9 words to improve corporate communication: I’ve bored you too long, let’s K.I.S.S. and makeup

steve-and-cindy-crescenzo-PRIA Photo Steve Davis

Steve and Cindy Crescenzo not only preached the K.I.S.S. principle, they lived it

If you want to communicate with your employees (or other audiences) in a way that gets your message heard, please print out today’s post, call a meeting, and read this out loud – and then take action to reclaim your position as influential leader.

This speech condenses many of the insights I gleaned from Steve and Cindy Crescenzo’s masterclass¬†at the Public Relations Institute national conference in the Barossa Valley yesterday.

And while today’s post is based in an internal communications scenario, the principles should apply to all your communication efforts.

I have gathered you all in one place today so I can apologise to you face-to-face.

I’m sorry if I have bored you to tears.

I’m sorry if I have subjected you to death by PowerPoint (or insert newsletters, magazines, emails, etc) as I communicated critical issues such as the System Ps:

  • Policies
  • Programs
  • Processes

I’m sorry if I did not respect you enough to care whether my messages were interesting or appetising to YOU.

I’m sorry if I did not Keep It Simple Stupid and respect myself or my messages enough to push harder to find interesting ways to present them.

I’m sorry if I ASSUMED I had engaged your interest and attention without actually CHECKING.

Most of all, I am sorry at how much energy I wasted and how much of OUR time I wasted hurling thunder bolts at you from up high, and then grumbling at how hard it was to get you all to fall into line.

My pledge to you: I will EARN your attention

See those magazines at the supermarket checkout?

Notice how they grab your attention and draw you in with intriguing headlines and promises?

Our messages are just as important as three ways to lose fat without exercise, so I will put the effort into proving that to you.

In fact, from this day forward, the buck stops with ME if you don’t find our company communications interesting!

And be prepared to be in the spotlight because I finally understand that getting your stories and reactions to issues and events is much more interesting to the rest of the team than having me drone on with my business jargon.

My pledge to you: I will LISTEN to your opinions

Have you ever left a review on a website or clicked LIKE on Facebook?

Ever done a short, online survey?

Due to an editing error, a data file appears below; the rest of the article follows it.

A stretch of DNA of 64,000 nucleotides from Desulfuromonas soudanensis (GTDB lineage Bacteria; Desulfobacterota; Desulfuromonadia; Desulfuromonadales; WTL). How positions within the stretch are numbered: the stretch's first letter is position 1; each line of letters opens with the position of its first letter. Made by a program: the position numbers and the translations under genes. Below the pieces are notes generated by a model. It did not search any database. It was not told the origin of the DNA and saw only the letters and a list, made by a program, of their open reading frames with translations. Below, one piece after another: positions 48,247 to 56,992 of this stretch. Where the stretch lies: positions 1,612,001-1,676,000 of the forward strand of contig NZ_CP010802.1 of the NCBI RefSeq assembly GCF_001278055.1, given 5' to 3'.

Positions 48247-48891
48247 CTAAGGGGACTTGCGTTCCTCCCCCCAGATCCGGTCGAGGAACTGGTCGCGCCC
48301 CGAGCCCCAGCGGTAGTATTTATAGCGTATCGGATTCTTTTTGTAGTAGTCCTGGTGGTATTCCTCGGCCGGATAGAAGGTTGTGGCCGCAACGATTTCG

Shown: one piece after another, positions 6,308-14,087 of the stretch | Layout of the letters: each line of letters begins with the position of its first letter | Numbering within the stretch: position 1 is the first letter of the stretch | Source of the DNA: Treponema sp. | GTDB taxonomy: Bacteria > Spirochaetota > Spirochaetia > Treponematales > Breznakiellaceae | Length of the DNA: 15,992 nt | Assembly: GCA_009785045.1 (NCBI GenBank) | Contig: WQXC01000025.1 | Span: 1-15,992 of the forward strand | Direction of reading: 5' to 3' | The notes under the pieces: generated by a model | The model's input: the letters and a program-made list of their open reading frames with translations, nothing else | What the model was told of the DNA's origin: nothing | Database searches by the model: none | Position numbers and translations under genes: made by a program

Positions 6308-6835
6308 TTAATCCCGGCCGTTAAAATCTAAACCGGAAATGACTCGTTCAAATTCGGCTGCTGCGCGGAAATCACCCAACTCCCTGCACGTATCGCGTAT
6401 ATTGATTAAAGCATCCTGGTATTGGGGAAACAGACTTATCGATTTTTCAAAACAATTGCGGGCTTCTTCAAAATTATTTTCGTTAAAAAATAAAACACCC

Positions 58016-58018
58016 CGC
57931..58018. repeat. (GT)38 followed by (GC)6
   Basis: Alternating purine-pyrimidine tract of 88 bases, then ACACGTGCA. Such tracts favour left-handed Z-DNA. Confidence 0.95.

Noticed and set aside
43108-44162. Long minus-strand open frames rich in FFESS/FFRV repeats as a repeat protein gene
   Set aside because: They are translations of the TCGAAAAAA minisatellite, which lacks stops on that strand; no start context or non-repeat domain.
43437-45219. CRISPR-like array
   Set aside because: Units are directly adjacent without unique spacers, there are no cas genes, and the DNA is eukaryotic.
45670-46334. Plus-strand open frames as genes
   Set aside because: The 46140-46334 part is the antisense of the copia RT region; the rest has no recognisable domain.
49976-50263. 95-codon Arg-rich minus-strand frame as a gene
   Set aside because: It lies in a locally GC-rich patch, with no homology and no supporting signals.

I will make sure all our intranet content makes it easy for you to rate what you see and give feedback too.

And I will look at the results and make changes accordingly.

Heck, we’ll let the public rate our website content too.

If something is not working, I will work with you to find a way that will work.

If something can be done better, I will listen to your ideas and make changes that help us get results.

My goal is to cut the communications that are not working so that I can concentrate more energy and resources into the communications that are.

My pledge to you: I will reward COURAGE

Please don’t think for a minute these changes will come easily.

What I’m promising you today scares the living daylights out of me.

But the stakes are high.

I need you to be clear about

  • our organisation’s direction
  • my trust in you
  • my expectations of you
  • the key processes and values I need you to adopt

But that is only half my job; I must use any method available to make our communication truly interesting.

If I fail, we all fail.

If I bore you, we all face oblivion.

If I keep us on the same, corporate circuit instead of steering  us down the road less travelled, not only will I fall asleep at the wheel, but none of you will be awake to keep me on track.

Today, let us embrace the age of storytelling so tomorrow we will still have stories to tell!

The next step? Climb the Strategy Ladder

After your speech, it will be time to contemplate the Strategy Ladder for communications, as outlined by Cindy Crescenzo.

Start with your business goal. What does the organisation need to achieve?

Then determine the communication goal. Are you trying to inform, create changed behaviours, entertain?

Next you isolate the messages you want people to take away or remember or act upon.

Now starts the creative bit as you craft your content, which includes choosing the right tools (blog posts, videos, podcasts, images, live chats, dinner meetings, etc), the best timing, and other practical aspects.

Finally, you set out what you think success will look like so you can measure the success or otherwise of your communication. It might be emails received, visits to a page, reservations made, sales, etc.

Have fun – I mean it.



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